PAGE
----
Playing Good Cop, Bad Cop with Iran


Nov 22, 2013

U.S. Secretary of State John Kerry meets with Israel's Prime Minister Benjamin Netanyahu in Jerusalem November 6, 2013

photo by Reuters/Jason Reed

This commentary originally appeared on U.S. News & World Report on November 22, 2013.

As the negotiations unfold with Iran over a six-month interim agreement on the status of its nuclear program, it has become clear that the U.S. administration is fighting a two-front war. On the one hand, U.S. negotiators must convince their Iranian counterparts that the United States is serious about offering genuine sanctions relief in return for Tehran making concessions on its nuclear ambitions. On the other hand, the negotiating team must also assuage the concerns of allies and members of Congress who fear it may give away the store in return for an Iranian promise.

This predicament would actually be to the advantage of the administration if U.S. allies like Israel and Saudi Arabia, and Congressional skeptics like Sens. Robert Menendez, D-N.J., and Bob Corker, R-Tenn., were consciously playing the role of “bad cop” to strengthen the administration's hand. Some well executed posturing on their part could enable American lead negotiator Wendy Sherman and Secretary of State John Kerry to tell the Iranians, “We'd love to accept this deal but to get Israel, the Arab Gulf states and Congress to go along, we need you to give a little more.” That good cop-bad cop approach is nothing new; it has been employed by every negotiator from Henry Kissinger to your average police detective.

Indeed, when negotiating with the Soviet Union to bring about a cease fire in the 1973 Arab-Israeli war, then Secretary of State Henry Kissinger balked when President Nixon afforded him the discretion to cut a deal with Soviet leader Leonid Brezhnev in Moscow without first checking with Washington. A shrewd negotiator, Kissinger understood that his hand was strengthened when he could fall back on the need to obtain Nixon's approval as a tool to delay and push the Soviets to sweeten the pot.

However, in the case of the current negotiations with Iran, the use of a good cop-bad cop approach may be undermined by two challenges. First, there is more than one candidate vying to play the role of bad cop. Those auditioning include Israel, Saudi Arabia, France and Congress, and it's not clear all are in sync. Second, it's an open question whether the true intent of these actors is to increase the leverage of the negotiating team or sink the negotiations outright.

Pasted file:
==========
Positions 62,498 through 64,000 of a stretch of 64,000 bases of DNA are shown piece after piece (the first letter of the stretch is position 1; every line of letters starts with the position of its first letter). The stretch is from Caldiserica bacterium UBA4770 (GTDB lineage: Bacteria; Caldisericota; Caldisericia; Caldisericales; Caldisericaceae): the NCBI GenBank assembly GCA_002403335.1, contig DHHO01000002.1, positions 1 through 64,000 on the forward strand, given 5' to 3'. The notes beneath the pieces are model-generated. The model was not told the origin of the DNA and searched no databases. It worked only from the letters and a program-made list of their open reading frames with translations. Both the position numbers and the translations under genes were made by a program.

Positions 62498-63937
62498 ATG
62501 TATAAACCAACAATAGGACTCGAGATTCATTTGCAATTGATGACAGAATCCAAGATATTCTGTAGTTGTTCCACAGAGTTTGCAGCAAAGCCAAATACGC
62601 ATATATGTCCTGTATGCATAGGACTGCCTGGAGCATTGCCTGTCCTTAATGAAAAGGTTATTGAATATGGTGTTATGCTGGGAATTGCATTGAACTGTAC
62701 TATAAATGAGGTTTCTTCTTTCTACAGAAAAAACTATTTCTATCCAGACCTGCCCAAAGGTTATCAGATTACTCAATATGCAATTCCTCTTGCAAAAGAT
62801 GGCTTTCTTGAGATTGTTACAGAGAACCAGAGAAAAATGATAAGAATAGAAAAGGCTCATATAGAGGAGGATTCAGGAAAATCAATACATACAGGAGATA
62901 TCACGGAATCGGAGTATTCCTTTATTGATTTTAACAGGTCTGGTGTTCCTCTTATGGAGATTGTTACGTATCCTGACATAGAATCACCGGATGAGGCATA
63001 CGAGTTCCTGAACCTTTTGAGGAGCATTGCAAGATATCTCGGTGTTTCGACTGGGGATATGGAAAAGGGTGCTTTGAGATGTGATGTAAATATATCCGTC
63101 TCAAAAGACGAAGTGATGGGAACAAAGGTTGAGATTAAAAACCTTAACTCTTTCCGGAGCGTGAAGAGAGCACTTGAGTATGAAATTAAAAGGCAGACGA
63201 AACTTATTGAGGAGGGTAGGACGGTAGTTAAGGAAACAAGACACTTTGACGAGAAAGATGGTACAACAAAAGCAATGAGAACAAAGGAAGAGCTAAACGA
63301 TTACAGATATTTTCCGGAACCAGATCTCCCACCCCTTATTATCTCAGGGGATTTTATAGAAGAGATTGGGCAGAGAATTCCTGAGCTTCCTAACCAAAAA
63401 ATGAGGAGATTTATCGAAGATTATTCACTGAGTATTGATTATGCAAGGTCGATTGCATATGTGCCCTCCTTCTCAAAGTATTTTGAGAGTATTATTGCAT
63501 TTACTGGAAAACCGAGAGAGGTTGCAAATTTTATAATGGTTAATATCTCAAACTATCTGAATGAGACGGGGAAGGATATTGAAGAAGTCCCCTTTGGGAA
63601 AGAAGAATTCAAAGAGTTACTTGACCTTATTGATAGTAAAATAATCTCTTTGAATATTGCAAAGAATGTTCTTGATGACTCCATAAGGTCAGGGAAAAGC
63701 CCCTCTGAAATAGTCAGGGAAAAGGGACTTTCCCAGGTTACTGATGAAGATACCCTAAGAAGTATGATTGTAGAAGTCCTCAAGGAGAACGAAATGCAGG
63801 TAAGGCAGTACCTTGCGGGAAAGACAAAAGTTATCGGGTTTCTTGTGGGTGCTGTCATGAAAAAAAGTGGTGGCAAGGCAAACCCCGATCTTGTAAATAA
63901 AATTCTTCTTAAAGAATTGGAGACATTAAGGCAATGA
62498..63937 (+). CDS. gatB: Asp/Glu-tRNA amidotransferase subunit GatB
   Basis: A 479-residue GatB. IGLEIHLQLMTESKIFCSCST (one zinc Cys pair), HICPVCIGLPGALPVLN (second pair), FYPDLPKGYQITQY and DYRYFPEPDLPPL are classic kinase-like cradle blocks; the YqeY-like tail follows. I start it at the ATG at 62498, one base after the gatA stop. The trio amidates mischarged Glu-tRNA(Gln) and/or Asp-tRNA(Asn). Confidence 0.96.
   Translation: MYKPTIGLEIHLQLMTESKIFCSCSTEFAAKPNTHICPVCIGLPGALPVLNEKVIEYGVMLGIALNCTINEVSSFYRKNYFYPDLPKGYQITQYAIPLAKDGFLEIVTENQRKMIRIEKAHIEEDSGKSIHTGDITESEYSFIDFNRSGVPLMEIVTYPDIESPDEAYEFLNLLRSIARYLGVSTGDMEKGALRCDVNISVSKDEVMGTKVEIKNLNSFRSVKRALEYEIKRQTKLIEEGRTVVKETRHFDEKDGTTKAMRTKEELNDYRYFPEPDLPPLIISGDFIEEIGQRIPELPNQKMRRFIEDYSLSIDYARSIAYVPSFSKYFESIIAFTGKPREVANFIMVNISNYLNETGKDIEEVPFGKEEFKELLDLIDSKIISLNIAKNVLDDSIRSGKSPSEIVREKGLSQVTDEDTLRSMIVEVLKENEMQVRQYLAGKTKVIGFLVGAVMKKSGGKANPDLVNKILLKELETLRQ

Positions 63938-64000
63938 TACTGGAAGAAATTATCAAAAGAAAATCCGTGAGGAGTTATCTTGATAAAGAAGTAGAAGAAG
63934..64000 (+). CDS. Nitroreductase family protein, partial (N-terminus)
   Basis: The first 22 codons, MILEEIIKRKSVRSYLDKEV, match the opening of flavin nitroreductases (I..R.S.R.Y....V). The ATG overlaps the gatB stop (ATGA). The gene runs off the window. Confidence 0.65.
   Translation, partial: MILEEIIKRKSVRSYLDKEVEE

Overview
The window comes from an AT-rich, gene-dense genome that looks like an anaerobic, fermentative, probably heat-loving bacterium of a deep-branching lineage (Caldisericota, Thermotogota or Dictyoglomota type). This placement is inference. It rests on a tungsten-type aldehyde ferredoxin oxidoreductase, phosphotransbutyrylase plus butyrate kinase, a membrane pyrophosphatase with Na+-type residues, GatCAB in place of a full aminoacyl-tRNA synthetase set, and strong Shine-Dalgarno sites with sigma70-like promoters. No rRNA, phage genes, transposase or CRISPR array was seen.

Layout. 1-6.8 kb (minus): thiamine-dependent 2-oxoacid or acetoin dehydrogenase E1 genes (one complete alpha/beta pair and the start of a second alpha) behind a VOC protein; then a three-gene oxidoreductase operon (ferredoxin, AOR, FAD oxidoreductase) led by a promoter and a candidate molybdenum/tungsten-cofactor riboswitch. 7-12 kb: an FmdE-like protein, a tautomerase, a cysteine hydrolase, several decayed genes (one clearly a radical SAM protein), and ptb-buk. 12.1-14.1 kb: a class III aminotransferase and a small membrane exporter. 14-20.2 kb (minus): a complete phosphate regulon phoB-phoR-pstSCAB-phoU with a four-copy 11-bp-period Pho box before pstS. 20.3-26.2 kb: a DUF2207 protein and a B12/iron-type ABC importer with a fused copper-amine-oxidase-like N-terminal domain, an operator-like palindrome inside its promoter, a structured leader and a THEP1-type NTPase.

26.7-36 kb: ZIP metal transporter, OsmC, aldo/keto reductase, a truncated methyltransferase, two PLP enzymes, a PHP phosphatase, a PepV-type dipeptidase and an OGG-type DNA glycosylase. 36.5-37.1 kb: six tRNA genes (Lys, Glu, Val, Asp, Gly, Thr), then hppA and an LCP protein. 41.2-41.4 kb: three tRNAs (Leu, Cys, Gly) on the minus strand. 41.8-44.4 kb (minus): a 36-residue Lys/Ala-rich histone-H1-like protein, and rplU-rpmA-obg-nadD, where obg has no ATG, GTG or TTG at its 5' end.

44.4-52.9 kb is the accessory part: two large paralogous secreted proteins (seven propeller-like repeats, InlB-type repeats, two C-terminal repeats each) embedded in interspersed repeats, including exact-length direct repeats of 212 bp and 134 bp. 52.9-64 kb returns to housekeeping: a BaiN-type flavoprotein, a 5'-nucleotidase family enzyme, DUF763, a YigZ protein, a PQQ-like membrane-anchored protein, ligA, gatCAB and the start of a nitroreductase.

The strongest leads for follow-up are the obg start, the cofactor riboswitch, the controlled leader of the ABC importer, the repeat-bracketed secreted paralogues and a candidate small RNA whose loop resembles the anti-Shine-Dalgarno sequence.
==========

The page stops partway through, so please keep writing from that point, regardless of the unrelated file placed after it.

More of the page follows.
The two bad cop candidates the Obama administration is most anxious about are Israel and Congress. Although France apparently objected to aspects of the earlier negotiations that weren't tough enough in rolling back the Iranian program, this is consistent with Paris' historical position on proliferation issues. France views its status as one of the original five nuclear states as a symbol of national power and has a tendency to guard that club even more zealously than its counterparts.

And while Saudi Arabia and its fellow members of the Gulf Cooperation Council may hem and haw about Western powers abandoning them for the convenience of a détente with Iran, these states are not a genuine risk to sink a deal. They depend on the United States as their security guarantor and lack the military capability to pose a threat to Iran should the P5+1 reach a deal with Iran the West can support but the Saudis cannot.

This leaves Israel and Congress as the real potential spoilers. It is unrealistic to expect Israel to withdraw its military option against Iran in response to an interim agreement. Still, the government of Prime Minister Benjamin Netanyahu should tone down the rhetoric and allow the negotiation process to play itself out. It's one thing to be the bad cop that could give the United States enhanced negotiating leverage, but another to be a player that is more interested in derailing the process than moving the ball forward toward a workable deal. A lower rhetorical profile from Tel Aviv could also ease pressure on those in Congress who believe that more sanctions are the answer.

Tehran is no doubt well aware that there is support for tougher sanctions in Congress, so lawmakers have fulfilled their bad cop role. Given the leverage already established, focus should now be on finding workable parameters that slow Iran's nuclear advance in order to create the space for a more comprehensive agreement down the line. And like it or not, this requires showing Iran that good faith efforts on their part would be met with sanctions relief and a ratcheting back of the military threat.

Whether the administration will win this two-front war depends on how well it succeeds in reining in the bad cops so they can play their role without derailing the negotiations altogether.

Jeffrey Martini is a Middle East analyst at the nonprofit, nonpartisan RAND Corporation.

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